A Utah Army National Guardsman died and others were wounded by a blast while clearing a building in eastern Afghanistan, Utah Gov. Gary Herbert said Thursday.
The incident occurred Wednesday while a 12-soldier team was on patrol with Afghan troops battling the Islamic State, which has established a foothold in the eastern part of the country and has carried out several deadly attacks elsewhere in Afghanistan.
The building was being cleared “for safety reasons," but it was booby-trapped with explosives, Herbert said in a Thursday morning news conference.
The wounded suffered “various degrees of injuries,” he said, but he could provide no further information.
U.S. Forces-Afghanistan said earlier that the wounded, which also included Afghan troops, had been medically evacuated.
“It’s a tragedy for them and a tragedy for all of us,” Herbert said, adding that he would contact victims’ families to offer condolences. “It also is a reminder to all of us that the war on terror continues.”
The family of the slain soldier identified him as Aaron Butler, 27, of Monticello, Utah, the Associated Press reported. His father Randy Butler said in a statement he was a champion high school wrestler who became a Green Beret after graduating from the U.S. Army Special Forces qualification course with honors in 2016.
“Aaron was absolutely fearless, selfless, courageous and relentless,” his father told the Salt Lake Tribune.
The Department of Defense identified Butler on Thursday in a statement saying, the staff sergeant died "of injuries suffered from an improvised explosive device while conducting combat operations. The incident is under investigation."
Of about 190 Utah National Guard soldiers and airmen now deployed, about 130 are in the Central Command area of operations. At least three of the wounded are not Utah residents but serve in the state’s guard unit.
In recent months, U.S. forces have been assisting Afghan troops in battling a Central Asian ISIS affiliate, known as ISIS-K, in eastern Afghanistan.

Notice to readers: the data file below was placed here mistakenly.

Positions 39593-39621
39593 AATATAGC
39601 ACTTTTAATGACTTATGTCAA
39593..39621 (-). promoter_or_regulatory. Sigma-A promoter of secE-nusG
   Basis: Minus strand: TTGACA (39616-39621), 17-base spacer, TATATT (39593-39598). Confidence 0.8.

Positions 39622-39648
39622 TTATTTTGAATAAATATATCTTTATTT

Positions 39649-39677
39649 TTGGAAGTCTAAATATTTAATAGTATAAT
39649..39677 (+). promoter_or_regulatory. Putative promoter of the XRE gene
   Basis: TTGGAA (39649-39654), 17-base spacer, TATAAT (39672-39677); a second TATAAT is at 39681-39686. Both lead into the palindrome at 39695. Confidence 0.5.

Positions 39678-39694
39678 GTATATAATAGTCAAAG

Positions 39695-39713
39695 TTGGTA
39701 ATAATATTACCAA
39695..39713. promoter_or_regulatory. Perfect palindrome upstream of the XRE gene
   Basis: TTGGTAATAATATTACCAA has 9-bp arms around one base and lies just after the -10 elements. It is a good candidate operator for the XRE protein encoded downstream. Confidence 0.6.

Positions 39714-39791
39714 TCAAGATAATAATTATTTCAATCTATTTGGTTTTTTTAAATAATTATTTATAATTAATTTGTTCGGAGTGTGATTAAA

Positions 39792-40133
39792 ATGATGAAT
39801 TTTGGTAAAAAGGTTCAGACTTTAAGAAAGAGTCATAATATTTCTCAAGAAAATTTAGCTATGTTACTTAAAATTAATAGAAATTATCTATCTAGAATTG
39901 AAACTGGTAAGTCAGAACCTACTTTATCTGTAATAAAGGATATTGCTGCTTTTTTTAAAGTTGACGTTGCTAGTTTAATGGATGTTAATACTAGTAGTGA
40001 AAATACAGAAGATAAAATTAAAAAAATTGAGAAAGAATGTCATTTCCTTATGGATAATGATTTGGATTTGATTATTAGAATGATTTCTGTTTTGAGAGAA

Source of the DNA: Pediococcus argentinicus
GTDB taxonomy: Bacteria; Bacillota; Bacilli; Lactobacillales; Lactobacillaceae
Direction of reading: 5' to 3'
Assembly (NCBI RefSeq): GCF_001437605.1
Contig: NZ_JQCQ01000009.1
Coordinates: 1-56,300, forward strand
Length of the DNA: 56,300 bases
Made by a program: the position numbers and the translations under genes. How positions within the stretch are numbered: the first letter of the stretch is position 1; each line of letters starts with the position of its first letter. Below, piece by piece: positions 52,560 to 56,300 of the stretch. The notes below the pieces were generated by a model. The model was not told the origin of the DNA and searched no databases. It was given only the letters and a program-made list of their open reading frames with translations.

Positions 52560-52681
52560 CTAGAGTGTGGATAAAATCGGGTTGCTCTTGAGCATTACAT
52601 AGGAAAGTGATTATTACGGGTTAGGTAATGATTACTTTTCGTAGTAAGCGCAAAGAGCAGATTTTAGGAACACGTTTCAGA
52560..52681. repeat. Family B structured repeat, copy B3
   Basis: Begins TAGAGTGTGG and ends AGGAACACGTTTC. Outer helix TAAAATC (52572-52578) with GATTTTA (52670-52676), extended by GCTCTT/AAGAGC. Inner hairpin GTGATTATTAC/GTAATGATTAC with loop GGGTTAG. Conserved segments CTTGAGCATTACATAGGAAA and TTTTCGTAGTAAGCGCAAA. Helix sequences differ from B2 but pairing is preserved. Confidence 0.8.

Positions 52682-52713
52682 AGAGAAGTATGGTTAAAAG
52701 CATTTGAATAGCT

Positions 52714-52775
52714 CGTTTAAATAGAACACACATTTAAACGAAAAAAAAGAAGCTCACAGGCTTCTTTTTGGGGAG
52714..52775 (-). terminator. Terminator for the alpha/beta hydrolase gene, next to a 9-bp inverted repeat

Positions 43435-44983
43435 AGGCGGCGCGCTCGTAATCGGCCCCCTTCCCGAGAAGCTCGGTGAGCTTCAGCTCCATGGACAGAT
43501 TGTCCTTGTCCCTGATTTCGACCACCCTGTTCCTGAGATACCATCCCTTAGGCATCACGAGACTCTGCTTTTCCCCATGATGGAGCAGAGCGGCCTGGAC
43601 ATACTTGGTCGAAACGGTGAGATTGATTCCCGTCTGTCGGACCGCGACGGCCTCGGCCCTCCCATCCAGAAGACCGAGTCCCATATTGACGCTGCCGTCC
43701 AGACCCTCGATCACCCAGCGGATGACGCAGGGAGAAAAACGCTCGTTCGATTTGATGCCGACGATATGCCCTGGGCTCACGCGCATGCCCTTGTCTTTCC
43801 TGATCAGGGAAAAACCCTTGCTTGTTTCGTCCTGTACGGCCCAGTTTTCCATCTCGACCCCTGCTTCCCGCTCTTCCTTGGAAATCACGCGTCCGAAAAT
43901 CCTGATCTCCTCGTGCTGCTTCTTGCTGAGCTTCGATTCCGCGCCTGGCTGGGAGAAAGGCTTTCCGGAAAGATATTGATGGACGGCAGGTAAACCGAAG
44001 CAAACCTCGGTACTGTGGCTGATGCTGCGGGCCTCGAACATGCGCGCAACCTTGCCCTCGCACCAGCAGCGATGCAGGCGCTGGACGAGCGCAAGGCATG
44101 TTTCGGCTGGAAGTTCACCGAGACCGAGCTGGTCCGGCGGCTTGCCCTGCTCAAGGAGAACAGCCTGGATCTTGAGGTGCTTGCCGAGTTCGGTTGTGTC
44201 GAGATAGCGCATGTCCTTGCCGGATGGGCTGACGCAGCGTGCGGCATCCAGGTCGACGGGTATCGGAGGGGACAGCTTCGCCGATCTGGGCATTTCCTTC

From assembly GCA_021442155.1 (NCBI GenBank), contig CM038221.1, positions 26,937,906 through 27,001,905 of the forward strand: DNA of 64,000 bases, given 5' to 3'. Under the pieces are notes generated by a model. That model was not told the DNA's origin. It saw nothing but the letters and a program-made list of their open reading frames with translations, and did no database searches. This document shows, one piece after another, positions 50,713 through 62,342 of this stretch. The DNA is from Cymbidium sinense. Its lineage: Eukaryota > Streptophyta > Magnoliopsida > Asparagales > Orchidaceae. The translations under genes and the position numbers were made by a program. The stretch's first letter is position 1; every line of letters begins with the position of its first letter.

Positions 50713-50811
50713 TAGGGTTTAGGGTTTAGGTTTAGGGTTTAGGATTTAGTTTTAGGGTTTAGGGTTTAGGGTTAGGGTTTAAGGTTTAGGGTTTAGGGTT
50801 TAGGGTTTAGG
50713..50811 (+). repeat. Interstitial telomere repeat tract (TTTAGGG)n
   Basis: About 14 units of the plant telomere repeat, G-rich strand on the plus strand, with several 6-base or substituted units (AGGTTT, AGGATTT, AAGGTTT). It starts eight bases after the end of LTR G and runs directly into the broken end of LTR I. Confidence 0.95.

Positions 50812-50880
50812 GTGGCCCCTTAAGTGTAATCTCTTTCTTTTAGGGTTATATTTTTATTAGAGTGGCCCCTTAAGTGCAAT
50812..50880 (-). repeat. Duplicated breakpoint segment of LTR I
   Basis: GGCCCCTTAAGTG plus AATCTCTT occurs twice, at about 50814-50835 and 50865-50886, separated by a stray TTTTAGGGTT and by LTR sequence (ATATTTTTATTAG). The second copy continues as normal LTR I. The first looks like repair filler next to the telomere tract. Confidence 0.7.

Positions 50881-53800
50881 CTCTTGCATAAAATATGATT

The U.S. has made it a priority to defeat the group in the country this year. At least six of the nine other U.S. combat deaths this year before Wednesday occurred in Nangarhar province, near the border with Pakistan.
Wednesday’s death is the first servicemember from Utah killed in action since May 2014, when Pfc. Cody J. Towse, a member of the Army’s 1st Armored Division, was killed by a roadside bomb in southern Kandahar province. It was the first combat fatality for the Utah National Guard in Afghanistan since 2010, when Sgt. 1st Class James Thode of the 118th Sapper Company was killed by a roadside bomb in eastern Khost province, Herbert said.
Benjamin Franklin nailed it when he said, "Fatigue is the best pillow." True story, Benny. There's nothing like pushing your body so far past exhaustion that you'd willingly, even longingly, take a nap on a concrete slab.
Former President George W. Bush is calling for an end to the partial government shutdown, which is about to hit the one-month mark and is currently the longest shutdown in US history.
In an appeal made on Instagram, the 43rd president called on "leaders on both sides to put politics aside, come together, and end this shutdown." The caption was posted with an image of him and former First Lady Laura Bush giving pizza to their Secret Service detail.
Staff Sgt. Daniel Christopher Evans was arrested on Jan. 29, 2018. (Photo courtesy of Wilmington Police Department, North Carolina.)
A special operations Marine is due in court on March 7 after being arrested last year for allegedly assaulting his girlfriend, Task & Purpose has learned.
Staff Sgt. Daniel Christopher Evans was arrested and charged with assault inflicting serious injury on July 29, 2018, according to Jennifer Dandron, a spokeswoman for police in Wilmington, North Carolina. Evans is currently assigned as a Critical Skills Operator with the 2nd Marine Raider Battalion at Camp Lejeune, North Carolina, according to the Marine Corps Personnel Locator.
U.S. Army 1st Lt. Elyse Ping Medvigy conducts a call-for-fire during an artillery shoot south of Kandahar Airfield, Afghanistan, Aug. 22, 2014. Medvigy, a fire support officer assigned to the 4th Infantry Division's Company D, 1st Battalion, 12th Infantry Regiment, 4th Infantry Brigade Combat Team, is the first female company fire support officer to serve in an infantry brigade combat team supporting Operation Enduring Freedom. U.S. Army photo by Staff Sgt. Whitney Houston (Photo by U.S. Army photo by Staff Sgt. Whitney Houston)
Following Trump's inauguration, some supporters of ground combat integration assumed he would quickly move to reinstate a ban on women in jobs like the infantry. When this did not happen, advocates breathed a collective sigh of relief, and hundreds of qualified women charted a course in history by entering the newly opened occupational fields.
So earlier this week when the Wall Street Journal published an editorial against women in ground combat by conservative political commentator Heather Mac Donald, the inclination of many ground combat integration supporters was to dismiss it outright. But given Trump's proclivity to make knee jerk policy decisions in response to falling approval ratings and the court's tradition of deference to the military when it comes to policies affecting good order and discipline, it would be unwise to assume the 2016 lifting of the ban on women in ground combat is a done deal.